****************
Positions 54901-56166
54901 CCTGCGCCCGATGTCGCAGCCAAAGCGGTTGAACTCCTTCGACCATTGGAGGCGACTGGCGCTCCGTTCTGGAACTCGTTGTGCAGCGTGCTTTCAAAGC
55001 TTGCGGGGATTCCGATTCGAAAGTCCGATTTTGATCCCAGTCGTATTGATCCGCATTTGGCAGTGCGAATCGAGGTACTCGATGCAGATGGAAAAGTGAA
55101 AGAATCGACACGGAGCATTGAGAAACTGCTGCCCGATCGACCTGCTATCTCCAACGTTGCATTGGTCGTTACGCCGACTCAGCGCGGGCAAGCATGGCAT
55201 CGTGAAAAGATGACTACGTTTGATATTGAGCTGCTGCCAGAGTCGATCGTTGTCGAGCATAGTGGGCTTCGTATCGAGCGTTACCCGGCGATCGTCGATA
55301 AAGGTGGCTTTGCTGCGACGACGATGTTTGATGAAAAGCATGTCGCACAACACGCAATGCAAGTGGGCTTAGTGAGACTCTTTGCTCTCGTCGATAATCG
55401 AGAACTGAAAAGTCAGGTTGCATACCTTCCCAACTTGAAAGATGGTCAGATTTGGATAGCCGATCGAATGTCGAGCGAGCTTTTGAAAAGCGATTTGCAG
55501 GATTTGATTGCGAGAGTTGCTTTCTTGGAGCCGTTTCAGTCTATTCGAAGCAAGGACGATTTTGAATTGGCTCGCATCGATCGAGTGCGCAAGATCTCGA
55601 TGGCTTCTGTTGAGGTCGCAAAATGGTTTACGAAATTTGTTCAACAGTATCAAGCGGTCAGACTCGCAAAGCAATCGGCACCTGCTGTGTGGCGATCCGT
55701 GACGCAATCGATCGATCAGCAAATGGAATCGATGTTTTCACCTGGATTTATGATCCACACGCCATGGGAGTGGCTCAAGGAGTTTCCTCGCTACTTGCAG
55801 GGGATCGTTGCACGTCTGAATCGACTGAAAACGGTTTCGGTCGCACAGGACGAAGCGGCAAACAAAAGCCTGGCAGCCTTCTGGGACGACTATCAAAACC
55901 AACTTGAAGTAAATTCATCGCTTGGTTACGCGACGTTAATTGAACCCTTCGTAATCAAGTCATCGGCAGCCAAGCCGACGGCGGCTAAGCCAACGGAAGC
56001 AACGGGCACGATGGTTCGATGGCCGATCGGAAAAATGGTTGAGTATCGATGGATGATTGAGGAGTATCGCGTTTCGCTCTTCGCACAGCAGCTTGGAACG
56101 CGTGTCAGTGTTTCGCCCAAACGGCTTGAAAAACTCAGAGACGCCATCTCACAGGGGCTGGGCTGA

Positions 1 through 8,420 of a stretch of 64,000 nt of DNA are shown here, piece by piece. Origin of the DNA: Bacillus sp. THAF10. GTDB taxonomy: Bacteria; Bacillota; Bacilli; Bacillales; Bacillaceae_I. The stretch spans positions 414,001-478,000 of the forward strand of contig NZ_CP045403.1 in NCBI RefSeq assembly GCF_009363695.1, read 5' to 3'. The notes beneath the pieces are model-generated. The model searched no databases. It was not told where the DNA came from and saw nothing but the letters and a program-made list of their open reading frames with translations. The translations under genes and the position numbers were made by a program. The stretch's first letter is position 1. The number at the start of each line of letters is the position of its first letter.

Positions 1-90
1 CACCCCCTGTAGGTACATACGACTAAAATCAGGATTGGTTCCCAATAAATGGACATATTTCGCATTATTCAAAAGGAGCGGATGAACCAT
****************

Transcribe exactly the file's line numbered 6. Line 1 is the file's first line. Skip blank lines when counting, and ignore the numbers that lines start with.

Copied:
55301 AAGGTGGCTTTGCTGCGACGACGATGTTTGATGAAAAGCATGTCGCACAACACGCAATGCAAGTGGGCTTAGTGAGACTCTTTGCTCTCGTCGATAATCG